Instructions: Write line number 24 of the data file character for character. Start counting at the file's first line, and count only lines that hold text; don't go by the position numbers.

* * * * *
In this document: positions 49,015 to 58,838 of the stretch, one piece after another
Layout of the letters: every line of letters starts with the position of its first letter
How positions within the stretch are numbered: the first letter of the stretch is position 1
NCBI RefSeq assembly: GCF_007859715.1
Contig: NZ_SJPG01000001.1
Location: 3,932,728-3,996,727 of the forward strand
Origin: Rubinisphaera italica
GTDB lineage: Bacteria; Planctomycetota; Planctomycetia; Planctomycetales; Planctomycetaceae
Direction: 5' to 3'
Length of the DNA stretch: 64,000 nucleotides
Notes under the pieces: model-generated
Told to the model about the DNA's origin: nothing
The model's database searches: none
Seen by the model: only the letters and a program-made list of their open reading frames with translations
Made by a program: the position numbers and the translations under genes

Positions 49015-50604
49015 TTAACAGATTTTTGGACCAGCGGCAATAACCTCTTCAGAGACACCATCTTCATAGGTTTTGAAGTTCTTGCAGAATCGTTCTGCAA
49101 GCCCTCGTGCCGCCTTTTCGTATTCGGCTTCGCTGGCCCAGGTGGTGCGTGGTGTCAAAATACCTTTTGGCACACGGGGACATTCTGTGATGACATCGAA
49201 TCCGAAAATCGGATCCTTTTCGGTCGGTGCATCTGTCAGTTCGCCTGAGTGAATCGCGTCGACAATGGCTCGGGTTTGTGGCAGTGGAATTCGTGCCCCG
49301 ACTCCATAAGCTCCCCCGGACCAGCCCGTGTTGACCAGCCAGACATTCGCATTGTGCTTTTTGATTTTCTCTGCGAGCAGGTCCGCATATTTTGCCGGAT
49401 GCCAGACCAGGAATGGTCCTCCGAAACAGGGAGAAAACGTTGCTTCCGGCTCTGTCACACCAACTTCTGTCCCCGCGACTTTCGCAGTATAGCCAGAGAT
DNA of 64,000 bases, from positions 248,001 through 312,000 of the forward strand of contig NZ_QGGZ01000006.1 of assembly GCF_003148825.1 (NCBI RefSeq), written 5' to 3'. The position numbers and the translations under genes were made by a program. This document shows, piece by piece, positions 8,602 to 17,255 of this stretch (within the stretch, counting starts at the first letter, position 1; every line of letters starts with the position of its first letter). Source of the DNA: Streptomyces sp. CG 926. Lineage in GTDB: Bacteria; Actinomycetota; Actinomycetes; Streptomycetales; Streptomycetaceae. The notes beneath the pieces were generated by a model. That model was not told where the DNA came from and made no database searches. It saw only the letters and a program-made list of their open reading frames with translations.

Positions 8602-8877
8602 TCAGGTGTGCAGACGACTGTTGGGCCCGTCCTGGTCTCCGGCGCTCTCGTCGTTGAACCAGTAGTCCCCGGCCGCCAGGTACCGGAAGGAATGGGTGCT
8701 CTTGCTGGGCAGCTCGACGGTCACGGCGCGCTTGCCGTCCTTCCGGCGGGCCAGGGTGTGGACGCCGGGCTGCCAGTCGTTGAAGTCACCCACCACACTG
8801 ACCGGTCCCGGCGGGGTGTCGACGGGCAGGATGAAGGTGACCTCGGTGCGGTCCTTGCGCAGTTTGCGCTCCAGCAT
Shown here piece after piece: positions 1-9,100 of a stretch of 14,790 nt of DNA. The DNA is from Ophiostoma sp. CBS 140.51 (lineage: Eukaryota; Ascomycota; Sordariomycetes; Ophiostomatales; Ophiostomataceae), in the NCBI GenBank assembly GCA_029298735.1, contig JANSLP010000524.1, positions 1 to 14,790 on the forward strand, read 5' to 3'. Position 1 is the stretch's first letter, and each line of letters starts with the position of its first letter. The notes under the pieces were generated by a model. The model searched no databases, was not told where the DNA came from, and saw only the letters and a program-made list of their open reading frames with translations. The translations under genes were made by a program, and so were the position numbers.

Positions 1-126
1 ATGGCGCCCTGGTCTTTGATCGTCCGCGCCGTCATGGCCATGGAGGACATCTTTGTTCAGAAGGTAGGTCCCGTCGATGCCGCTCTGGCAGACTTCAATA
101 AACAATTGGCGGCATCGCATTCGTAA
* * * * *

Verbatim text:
8602 TCAGGTGTGCAGACGACTGTTGGGCCCGTCCTGGTCTCCGGCGCTCTCGTCGTTGAACCAGTAGTCCCCGGCCGCCAGGTACCGGAAGGAATGGGTGCT